When to Change an HR Policy

When to Change an HR Policy

Human resources policies set the rules and guidelines for an organization’s workforce practices. These policies include:

  • Workforce planning.
  • Recruiting.
  • Hiring.
  • Training.
  • Employee development.
  • Compensation.
  • Employee benefits.
  • Performance management.
  • Setting work schedules. 
  • Payroll.
  • Employee relations.
  • Health and safety.
  • Organizational culture.
  • HR technology.
  • HR compliance.
  • Employee retention.

Such policies provide the HR department with an operational framework and communicate workforce-related information to employees at all levels.

For best results, the policies must reflect current business requirements. But with so many policies to navigate, how can you tell when it’s time to revise your company’s policies? Following are four ways.

1. The governing law has changed

Most HR policies are tied to regulatory compliance — meaning that federal, state or local government requires the implementation, enforcement and maintenance of the policy. When the governing law changes, employers must make policy adjustments. 

Oftentimes, the regulatory changes take effect at the start of the year. However, it’s not uncommon for some changes to happen midyear. Either way, HR professionals must remain on the lookout for regulatory developments and implement the policy changes by the required deadline.

These changes may pertain to minimum wage, overtime, paid sick leave, health and safety, equal pay, and more. 

2. Problems with the current policy

If an existing policy is ill structured, it’s time to revisit and repair it.

For instance, deficiencies in these and other policies are likely to cause organizational problems:

  • Bullying.
  • Harassment.
  • Discrimination.
  • Code of conduct.
  • Drug and alcohol use.
  • Time off from work.
  • Clocking in and out.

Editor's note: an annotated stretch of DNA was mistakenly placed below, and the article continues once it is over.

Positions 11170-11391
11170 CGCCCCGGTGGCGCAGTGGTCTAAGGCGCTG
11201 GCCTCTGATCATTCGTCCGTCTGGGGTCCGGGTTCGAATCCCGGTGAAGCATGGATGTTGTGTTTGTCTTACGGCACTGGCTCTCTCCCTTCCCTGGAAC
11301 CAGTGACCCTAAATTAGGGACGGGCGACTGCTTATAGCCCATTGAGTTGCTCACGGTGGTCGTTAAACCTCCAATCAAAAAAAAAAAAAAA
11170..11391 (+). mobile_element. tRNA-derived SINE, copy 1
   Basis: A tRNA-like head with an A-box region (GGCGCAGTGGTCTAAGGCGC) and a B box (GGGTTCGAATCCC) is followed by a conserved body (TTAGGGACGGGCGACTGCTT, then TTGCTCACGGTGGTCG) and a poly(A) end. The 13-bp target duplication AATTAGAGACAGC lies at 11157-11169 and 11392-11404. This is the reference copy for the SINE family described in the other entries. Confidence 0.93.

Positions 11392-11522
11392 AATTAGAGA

• Social media use.
  • Performance evaluations.
  • Disciplinary procedures.

If your code of conduct, for example, doesn’t say what constitutes unacceptable behavior at work, then you need to update it accordingly.

3. Organizational changes

Organizational changes can stem from external and internal sources.

For instance, the COVID-19 pandemic prompted many employers to go remote or to adopt hybrid work models. HR professionals for these employers had to  establish appropriate remote or hybrid work policies.

Moreover, changes in the following organizational areas may prompt HR policy adjustments:

  • Company mergers.
  • Leadership hierarchy.
  • Workforce management technology.
  • Workplace communication.
  • Workplace culture.

Economic growth and decline  can spawn a number of organizational changes, including policies on promotions and layoffs. Your HR policies should address the relevant organizational changes.

4. A competent source recommends the change

If a qualified source suggests that you change an HR policy, then be sure to consider it. Such recommendations may come from department heads, industry consultants, or business partners, such as vendors and service providers.

HR should get expert legal advice to ensure proper application and communication of revised policies.

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